That happened after he went from the University of Iowa to the University of Florida. There, Dwyer found a coach, Gregg Troy, and a competitive environment that turned him from a swimmer who couldn't qualify for the 2009 NCAA meet into the 2010 NCAA men's swimmer of the year and, two years later, an Olympic gold medalist.

Boost from Evans

He got to Florida only because four-time Olympic champion Janet Evans had become a family friend after meeting Conor's father, Patrick, while giving motivational speeches to a company he worked for. Evans would nudge Troy to let Dwyer join an overcrowded summer training group, and the fit was so perfect, he decided to transfer.

"I found out that summer I wasn't pushing myself all the way," Dwyer said. "When I started winning training sets in practice at Florida against guys who were NCAA champions is when my eyes opened, and I realized I could actually do something in this sport."

It wasn't until he left Florida last summer for Baltimore that Dwyer won his first individual medal at a global championship, a silver in the 200 free at the 2013 worlds, while lopping more than a second from his personal bests in the 200 (now 1 minute, 45.32 seconds) and 100 (48.94).

The departure of Ryan Lochte and Peter Vanderkaay from Gainesville, Fla., left Dwyer without the kind of post-collegiate training group that had helped him make the 2012 Olympic team in the 400 free (he finished fifth) and the relay. Early last spring, he contacted Bowman, asking if he could join one of the coach's famously demanding, three-week training camps in Colorado Springs, Colo.

"It got me in the best shape of my life," Dwyer said.

While Dwyer was at the camp, Frenchman Yannick Agnel, the reigning Olympic champion at 200 meters, also had contacted Bowman and came to Colorado Springs. Both liked the situation so much, they decided to move to Baltimore.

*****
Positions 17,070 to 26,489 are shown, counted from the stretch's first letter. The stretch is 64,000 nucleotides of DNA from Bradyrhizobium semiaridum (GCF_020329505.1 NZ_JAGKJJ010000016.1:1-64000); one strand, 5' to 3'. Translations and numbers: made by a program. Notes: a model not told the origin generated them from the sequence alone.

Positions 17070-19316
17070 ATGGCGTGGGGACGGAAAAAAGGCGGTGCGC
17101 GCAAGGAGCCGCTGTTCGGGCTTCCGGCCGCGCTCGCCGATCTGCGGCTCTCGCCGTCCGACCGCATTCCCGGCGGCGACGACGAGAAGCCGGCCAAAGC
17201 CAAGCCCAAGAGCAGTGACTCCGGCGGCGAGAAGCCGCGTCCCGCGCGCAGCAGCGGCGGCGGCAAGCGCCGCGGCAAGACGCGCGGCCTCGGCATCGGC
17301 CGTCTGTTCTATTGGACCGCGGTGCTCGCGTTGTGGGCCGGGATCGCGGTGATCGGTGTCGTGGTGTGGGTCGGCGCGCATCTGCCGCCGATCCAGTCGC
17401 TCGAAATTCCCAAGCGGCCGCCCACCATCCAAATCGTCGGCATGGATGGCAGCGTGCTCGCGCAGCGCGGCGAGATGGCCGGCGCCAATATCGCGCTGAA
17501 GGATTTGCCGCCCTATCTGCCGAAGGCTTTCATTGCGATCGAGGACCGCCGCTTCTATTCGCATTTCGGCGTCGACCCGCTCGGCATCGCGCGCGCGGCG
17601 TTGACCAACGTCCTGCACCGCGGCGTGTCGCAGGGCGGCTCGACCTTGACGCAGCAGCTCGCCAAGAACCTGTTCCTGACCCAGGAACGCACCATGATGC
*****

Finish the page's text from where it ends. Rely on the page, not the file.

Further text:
Bowman had ended his own post-Olympic coaching retirement to help a couple of other swimmers prepare for the 2013 worlds. Suddenly he had the nucleus of an exceptional training group, and Phelps had been talking to him about a comeback that became official earlier this year.

"I realized I did miss it, and I was pretty good at it," Bowman said of his return.

Phelps lends a hand

He asked Phelps about giving Dwyer a place to stay while he got settled, and the two hit it off well enough that they have maintained the arrangement.

When Dwyer was competing at the 2013 worlds, Phelps would text him pointers about turns and splits. This season, he has been helping Dwyer work on the underwater dolphin kick.

Bowman's focus has been on getting Dwyer to lower his head position and change the timing of his breathing. The results this season have been good: Dwyer was the overall men's winner of the Arena Grand Prix series, which earned him one year's use of an $85,000 BMW Active7 hybrid.

"I know a lot of swimmers who were good from 15 to 18 but are done with the sport now," Dwyer said. "Being so new to the sport at such a late age, I keep having more and more fun and getting better and better."

Good enough that Winnetka had Conor Dwyer Day three weeks after the London Olympics, where 40 relatives had come to cheer him on. Among them was his grandfather Jim Dowdle, the former Tribune Broadcasting chief who died earlier this year.

Jeanne Dowdle Dwyer still teaches young kids how to swim in her parents' pool. Many have gone on to swim for Loyola and New Trier.

One has gone on to become an Olympic gold medalist. His development pleases those around him, including the person who said, "It's good watching him grow up to become one of the top men's swimmers in our country."

Spoken just like a mom.

Except those words about Conor Dwyer came from Michael Phelps.

phersh@tribune.com

Twitter @olyphil